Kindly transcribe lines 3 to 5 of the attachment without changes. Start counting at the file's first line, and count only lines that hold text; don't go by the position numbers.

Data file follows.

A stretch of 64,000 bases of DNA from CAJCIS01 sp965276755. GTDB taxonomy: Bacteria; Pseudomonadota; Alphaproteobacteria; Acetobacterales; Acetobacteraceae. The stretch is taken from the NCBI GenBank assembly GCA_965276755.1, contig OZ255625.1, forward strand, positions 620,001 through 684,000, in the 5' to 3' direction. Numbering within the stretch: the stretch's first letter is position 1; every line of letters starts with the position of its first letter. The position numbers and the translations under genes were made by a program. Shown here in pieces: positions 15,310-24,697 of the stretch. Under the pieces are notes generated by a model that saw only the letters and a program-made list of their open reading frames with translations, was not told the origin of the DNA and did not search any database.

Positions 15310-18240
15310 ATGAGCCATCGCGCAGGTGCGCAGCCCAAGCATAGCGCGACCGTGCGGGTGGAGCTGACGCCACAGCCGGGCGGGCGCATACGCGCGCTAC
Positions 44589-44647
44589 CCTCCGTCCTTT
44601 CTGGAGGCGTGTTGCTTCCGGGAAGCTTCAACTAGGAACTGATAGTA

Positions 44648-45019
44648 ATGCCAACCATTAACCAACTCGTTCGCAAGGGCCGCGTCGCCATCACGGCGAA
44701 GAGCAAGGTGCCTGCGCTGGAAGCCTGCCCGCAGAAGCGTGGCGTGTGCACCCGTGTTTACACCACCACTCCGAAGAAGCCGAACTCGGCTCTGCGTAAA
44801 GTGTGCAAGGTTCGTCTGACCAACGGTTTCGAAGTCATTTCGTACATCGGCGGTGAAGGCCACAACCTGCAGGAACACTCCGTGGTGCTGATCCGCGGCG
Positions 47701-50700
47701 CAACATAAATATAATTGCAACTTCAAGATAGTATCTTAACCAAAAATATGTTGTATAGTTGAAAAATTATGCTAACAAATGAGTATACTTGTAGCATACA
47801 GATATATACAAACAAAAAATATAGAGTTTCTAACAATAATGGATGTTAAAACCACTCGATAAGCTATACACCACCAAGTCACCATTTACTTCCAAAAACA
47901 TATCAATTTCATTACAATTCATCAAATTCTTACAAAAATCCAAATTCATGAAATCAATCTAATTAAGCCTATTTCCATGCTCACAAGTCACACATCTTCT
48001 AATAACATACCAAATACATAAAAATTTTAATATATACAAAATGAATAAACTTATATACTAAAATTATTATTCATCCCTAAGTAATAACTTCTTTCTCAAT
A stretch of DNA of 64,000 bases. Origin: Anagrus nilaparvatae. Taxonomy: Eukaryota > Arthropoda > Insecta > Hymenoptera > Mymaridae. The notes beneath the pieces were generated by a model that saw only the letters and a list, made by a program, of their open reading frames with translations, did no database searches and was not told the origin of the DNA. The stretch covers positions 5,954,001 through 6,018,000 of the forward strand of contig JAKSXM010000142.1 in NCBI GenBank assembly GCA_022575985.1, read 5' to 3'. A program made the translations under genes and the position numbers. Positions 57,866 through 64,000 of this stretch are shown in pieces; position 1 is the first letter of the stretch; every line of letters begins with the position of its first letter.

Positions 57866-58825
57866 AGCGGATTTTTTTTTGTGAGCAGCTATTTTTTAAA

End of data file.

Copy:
15310 ATGAGCCATCGCGCAGGTGCGCAGCCCAAGCATAGCGCGACCGTGCGGGTGGAGCTGACGCCACAGCCGGGCGGGCGCATACGCGCGCTAC
Positions 44589-44647
44589 CCTCCGTCCTTT